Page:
This story originally appeared in the Spring 2019 Issue of Sorghum Grower magazine Sorghum Market department.
Adam Baldwin farms sorghum, corn, wheat and soybeans alongside his family on a diversified operation located outside of McPherson, Kansas. Not only has he traveled internationally on behalf of the sorghum industry on trade missions, but he has also hosted a number of sorghum buying teams on his family’s farm and said creating buyer trust is essential.
“It is important for buyers to see where their purchases come from,” he said, “to build confidence and hopefully create a preference for our product.”
With a sorghum export value of up to $200 million to the state of Kansas in 2018, Baldwin stresses the importance of being an advocate for exports, particularly at home. He also emphasizes to buyers his operation is a family farm for multiple reasons.
“We are invested in producing a quality product with a long-term vision,” Baldwin said. “Buyers always enjoy going to see sorghum in the field, and being able to show a good field with excellent weed control and yield potential is a good feeling.”
“My wife and I also think it’s important to show our kids there is a world beyond this farm and this country, and hosting trade teams, we feel, is an excellent way to do that,” Baldwin said. “It also helps our children understand what we are doing on our farm is not just growing a crop and hauling it to the elevator, but we are growing a crop to sell to the world. We help accomplish this by hosting buying teams on our farm.”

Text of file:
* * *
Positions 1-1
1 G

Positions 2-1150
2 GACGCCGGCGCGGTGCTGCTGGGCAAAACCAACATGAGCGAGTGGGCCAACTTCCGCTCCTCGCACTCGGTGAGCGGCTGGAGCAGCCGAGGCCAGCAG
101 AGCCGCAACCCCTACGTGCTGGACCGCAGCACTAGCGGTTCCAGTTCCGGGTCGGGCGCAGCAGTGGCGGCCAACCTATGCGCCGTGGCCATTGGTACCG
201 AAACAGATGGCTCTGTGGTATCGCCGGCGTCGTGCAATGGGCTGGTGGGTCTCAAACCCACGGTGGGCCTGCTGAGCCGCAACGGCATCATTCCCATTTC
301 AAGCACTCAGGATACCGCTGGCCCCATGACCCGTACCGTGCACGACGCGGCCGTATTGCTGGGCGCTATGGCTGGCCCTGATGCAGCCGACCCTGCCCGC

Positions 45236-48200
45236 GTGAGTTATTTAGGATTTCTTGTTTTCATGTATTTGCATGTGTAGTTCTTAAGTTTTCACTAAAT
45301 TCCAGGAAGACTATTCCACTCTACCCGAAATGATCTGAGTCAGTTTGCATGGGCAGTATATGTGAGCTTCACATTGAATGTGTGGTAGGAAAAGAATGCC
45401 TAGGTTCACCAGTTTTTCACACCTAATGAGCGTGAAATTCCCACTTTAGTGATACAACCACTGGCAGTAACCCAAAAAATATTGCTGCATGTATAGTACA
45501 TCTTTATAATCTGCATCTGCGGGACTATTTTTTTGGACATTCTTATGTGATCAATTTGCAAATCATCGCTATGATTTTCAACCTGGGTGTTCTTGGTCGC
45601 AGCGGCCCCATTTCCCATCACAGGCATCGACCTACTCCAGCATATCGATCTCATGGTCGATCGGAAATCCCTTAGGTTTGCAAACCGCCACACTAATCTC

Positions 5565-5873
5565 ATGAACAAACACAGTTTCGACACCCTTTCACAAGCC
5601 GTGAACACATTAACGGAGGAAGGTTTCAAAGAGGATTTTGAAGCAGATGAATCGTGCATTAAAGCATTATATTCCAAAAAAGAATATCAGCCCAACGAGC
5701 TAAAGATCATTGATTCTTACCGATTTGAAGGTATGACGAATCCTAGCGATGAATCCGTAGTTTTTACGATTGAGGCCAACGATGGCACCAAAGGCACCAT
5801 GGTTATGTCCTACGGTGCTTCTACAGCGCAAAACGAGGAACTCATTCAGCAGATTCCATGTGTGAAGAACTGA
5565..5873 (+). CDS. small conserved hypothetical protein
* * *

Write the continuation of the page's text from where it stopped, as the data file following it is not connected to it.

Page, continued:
While buyer confidence is generated through the farmer seeing the quality of the crop, the purchase is typically made through regional cooperatives or a multi-national company. During the trade team visits, the Sorghum Checkoff provides opportunities for buyers to meet with farmers and merchandisers. In fact, Joe Kelley, Ag Export Manager at United Agricultural Cooperative, Inc., hosts 3-4 buying trade teams a year and has participated in several out-bound trade missions, as well.
“I met one of our trading partners from Monterrey, Mexico, through the course of events sponsored by Texas Sorghum and the Sorghum Checkoff,” Kelley said. “Our paths kept crossing, and through time we developed a relationship. We worked to educate him on how our farmers grow the crop, and now we deliver a superior quality product and service to them.”
Mexico is a significant market for United Ag located in El Campo, Texas, but it is not the only market United Ag can service because of its port facility.
“We hosted a small buying team from the Asia market prior to the growing season and reconnected with them on a sorghum sponsored mission,” Kelley said. “They have since purchased and are happy with the consistency and quality of our product.”
Whether U.S. sorghum farmers are hosting international buyers or consumer influencers, maintaining an open line of communication allows better understanding of U.S. sorghum production, increases buyer trust and creates future sorghum sales.